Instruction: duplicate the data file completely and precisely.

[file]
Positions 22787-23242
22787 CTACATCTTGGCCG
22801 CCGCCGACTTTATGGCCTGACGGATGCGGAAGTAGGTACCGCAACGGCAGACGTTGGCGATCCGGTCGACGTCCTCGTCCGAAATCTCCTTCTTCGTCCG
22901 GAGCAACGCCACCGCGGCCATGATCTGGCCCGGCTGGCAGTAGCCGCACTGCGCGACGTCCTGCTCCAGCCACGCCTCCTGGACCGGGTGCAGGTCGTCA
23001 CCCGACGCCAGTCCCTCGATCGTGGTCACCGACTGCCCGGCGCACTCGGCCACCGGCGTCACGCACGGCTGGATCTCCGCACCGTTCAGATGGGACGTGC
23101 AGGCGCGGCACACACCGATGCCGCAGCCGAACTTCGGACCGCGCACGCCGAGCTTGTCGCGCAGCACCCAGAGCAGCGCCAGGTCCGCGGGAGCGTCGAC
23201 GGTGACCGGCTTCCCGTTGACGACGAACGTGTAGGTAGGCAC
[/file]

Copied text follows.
Positions 22787-23242
22787 CTACATCTTGGCCG
22801 CCGCCGACTTTATGGCCTGACGGATGCGGAAGTAGGTACCGCAACGGCAGACGTTGGCGATCCGGTCGACGTCCTCGTCCGAAATCTCCTTCTTCGTCCG
22901 GAGCAACGCCACCGCGGCCATGATCTGGCCCGGCTGGCAGTAGCCGCACTGCGCGACGTCCTGCTCCAGCCACGCCTCCTGGACCGGGTGCAGGTCGTCA
23001 CCCGACGCCAGTCCCTCGATCGTGGTCACCGACTGCCCGGCGCACTCGGCCACCGGCGTCACGCACGGCTGGATCTCCGCACCGTTCAGATGGGACGTGC
23101 AGGCGCGGCACACACCGATGCCGCAGCCGAACTTCGGACCGCGCACGCCGAGCTTGTCGCGCAGCACCCAGAGCAGCGCCAGGTCCGCGGGAGCGTCGAC
23201 GGTGACCGGCTTCCCGTTGACGACGAACGTGTAGGTAGGCAC